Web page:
Actuarial gains (losses)
Effect of changes in actuarial assumptions and experience adjustments (the effect of differences between the previous actuarial assumptions and what has actually occurred).
Adjusted earnings per share (“AEPS”)
A non-IFRS financial measure calculated as net income from continuing operations for a specific period less preferred share dividends plus the after-tax impact of amortization of intangible assets recognized in business combinations, integration and restructuring costs and change in fair value of contingent consideration, divided by the weighted-average number of common shares outstanding during the same period.
Adjusted return on equity (“AROE”)
A non-IFRS financial measure calculated as net income from continuing operations for a 12-month period less preferred share dividends plus the after-tax impact of amortization of intangible assets recognized in business combinations, integration and restructuring costs and change in fair value of contingent consideration, divided by the average shareholders’ equity (excluding preferred shares) over the same 12-month period. Net income from continuing operations and shareholders’ equity are determined in accordance with IFRS.
Brokers in which we hold an equity investment or provide financing.
A financial security whose value and income payments are derived from and collateralized (or backed) by a specified pool of underlying assets such as mortgage-backed securities, auto loan receivables, credit card receivables and asset-backed commercial paper.
Entities over which the Company has the power to participate in the decisions over the relevant activities of the investee, but does not have control. These investments are accounted for using the equity method.
Average shareholders’ equity
Mean of shareholders’ equity at the beginning and end of the period, adjusted for significant capital transactions, if appropriate. Shareholders’ equity is determined in accordance with IFRS.
Basis risk is the risk that offsetting investments in an economic hedging strategy will not experience price changes that entirely offset each other.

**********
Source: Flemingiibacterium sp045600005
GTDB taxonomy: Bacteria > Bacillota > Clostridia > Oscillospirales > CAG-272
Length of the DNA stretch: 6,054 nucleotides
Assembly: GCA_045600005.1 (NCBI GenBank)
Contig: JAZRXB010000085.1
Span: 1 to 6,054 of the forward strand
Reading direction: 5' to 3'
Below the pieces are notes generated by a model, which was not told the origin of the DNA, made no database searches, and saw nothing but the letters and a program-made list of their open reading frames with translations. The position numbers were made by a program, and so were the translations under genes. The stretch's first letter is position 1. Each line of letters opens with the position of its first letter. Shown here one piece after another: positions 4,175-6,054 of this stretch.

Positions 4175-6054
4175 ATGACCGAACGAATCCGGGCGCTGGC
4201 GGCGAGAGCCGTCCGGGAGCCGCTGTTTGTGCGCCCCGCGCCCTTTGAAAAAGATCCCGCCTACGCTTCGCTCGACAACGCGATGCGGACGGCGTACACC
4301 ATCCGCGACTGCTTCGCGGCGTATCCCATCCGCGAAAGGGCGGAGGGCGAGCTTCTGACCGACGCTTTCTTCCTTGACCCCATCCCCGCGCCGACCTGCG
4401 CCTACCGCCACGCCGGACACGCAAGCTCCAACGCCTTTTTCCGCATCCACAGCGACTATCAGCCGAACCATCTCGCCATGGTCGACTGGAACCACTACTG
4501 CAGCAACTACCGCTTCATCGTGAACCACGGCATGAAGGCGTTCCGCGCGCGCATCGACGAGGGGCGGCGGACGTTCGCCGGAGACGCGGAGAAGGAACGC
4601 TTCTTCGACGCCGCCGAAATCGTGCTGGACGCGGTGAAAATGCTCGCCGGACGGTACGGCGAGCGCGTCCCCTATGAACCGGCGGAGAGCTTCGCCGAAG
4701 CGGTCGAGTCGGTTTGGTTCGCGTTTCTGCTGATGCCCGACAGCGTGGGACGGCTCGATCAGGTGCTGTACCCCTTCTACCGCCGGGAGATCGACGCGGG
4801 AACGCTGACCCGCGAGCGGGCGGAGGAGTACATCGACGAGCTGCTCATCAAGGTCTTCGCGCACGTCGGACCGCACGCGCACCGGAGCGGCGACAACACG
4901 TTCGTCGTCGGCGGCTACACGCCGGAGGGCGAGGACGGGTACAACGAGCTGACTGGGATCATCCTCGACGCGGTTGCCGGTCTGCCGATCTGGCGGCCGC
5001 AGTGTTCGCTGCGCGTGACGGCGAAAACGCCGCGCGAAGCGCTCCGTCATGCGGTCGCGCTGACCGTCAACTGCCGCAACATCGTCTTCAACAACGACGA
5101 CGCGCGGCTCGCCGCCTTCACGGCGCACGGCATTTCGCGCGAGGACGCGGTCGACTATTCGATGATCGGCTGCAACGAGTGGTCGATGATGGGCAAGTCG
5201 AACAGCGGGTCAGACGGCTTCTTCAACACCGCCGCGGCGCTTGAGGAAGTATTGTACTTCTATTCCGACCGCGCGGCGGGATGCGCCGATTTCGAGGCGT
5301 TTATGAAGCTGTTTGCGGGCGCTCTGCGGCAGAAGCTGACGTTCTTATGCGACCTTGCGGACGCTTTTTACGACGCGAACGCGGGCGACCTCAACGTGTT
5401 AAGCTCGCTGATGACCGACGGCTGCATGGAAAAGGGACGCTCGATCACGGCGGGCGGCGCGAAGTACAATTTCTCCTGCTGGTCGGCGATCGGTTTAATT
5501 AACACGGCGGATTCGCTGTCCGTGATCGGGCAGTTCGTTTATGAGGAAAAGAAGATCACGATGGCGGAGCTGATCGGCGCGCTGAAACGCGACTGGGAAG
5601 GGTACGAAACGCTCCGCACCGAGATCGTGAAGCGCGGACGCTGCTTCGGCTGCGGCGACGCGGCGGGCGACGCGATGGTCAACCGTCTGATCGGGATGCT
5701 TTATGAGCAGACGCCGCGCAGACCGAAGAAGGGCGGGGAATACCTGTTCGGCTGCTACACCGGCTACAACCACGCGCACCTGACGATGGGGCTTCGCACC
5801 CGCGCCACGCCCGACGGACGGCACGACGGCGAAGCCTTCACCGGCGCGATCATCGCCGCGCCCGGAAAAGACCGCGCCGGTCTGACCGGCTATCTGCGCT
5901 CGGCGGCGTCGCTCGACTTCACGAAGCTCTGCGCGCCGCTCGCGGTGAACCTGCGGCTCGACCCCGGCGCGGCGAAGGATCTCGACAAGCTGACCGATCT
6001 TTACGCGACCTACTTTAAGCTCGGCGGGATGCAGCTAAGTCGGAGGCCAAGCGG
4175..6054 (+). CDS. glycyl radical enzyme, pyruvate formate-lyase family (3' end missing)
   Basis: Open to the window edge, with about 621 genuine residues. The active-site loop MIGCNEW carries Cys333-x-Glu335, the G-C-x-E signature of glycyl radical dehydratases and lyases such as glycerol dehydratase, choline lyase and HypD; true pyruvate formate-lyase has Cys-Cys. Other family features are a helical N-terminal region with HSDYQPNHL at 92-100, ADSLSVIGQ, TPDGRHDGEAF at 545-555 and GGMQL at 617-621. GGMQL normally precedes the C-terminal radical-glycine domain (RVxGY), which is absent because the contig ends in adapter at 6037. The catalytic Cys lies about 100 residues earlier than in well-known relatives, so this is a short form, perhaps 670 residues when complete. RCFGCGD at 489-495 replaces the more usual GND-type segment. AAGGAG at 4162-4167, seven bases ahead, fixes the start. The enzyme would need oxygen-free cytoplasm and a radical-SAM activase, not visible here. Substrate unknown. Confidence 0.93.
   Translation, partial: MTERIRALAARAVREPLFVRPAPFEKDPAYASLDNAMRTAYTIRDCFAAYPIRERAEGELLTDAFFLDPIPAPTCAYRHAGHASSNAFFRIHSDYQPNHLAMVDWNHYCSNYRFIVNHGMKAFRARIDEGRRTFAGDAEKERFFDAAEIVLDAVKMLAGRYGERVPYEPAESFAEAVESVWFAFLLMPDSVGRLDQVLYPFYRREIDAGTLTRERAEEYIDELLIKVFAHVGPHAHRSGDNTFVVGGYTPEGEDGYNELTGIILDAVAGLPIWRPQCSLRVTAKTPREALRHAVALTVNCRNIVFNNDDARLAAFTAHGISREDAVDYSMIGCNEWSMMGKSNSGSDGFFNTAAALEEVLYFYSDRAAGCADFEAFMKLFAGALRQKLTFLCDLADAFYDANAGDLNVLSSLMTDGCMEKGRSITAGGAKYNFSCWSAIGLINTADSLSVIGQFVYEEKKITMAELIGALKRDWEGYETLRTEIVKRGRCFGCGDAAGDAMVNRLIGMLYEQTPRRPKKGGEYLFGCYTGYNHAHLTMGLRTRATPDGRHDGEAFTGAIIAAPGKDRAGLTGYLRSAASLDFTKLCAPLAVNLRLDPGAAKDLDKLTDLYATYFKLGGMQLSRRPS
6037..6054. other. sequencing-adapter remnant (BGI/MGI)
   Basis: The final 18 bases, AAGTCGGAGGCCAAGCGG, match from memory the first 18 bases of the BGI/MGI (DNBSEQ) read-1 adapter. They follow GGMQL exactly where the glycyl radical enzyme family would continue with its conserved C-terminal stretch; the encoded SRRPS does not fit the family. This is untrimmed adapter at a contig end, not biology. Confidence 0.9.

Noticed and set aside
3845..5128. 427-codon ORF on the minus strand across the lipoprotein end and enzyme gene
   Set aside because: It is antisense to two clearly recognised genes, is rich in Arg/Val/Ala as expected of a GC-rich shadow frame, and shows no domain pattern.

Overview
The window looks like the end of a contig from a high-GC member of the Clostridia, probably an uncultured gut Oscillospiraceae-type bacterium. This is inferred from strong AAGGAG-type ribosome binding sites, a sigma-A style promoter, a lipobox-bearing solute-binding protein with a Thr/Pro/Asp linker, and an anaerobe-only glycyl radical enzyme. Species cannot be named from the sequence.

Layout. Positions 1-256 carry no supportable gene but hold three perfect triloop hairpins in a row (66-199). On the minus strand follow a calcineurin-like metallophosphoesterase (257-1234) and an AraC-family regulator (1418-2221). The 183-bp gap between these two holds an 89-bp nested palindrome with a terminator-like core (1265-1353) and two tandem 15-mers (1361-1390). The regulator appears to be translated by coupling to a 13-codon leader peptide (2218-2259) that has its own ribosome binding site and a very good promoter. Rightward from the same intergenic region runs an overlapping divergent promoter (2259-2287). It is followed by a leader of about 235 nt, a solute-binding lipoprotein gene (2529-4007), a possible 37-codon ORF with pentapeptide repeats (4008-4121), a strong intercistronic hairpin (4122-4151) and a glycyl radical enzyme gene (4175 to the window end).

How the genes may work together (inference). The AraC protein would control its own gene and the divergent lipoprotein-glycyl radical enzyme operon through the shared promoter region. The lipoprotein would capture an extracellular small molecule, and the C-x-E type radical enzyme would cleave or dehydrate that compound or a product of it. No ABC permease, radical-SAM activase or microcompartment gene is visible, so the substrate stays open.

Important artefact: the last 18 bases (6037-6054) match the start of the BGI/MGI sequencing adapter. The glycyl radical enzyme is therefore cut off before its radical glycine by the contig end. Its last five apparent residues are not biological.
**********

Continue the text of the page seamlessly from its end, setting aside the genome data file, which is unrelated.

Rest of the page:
Book value per share
Shareholders’ equity (excluding preferred shares) divided by the number of common shares outstanding at the same date. Shareholders’ equity is determined in accordance with IFRS.
The liability established to reflect the estimated cost of unpaid claims that have been reported and claims expenses that the insurer will ultimately be required to pay.
Cash flow available for investment activities
A non-IFRS financial measure, which includes net cash flows from cash and cash equivalents and the investment portfolio.
Any one claim, or group of claims, equal to or greater than $7.5 million related to a single event.
Technical accounting provisions comprising the following: (1) case reserves, (2) claims that are incurred but not reported (“IBNR”), and (3) provision for adverse development as required by accepted actuarial practice in Canada. Claims liabilities are discounted to take into account the time value of money, using a rate that reflects the estimated market yield of the underlying assets backing these claims liabilities at the reporting date.
Claims incurred, net of reinsurance, during a specific period and expressed as a percentage of net premiums earned for the same period.
The sum of the claims ratio and the expense ratio. A combined ratio below 100% indicates a profitable underwriting result. A combined ratio over 100% indicates an unprofitable underwriting result.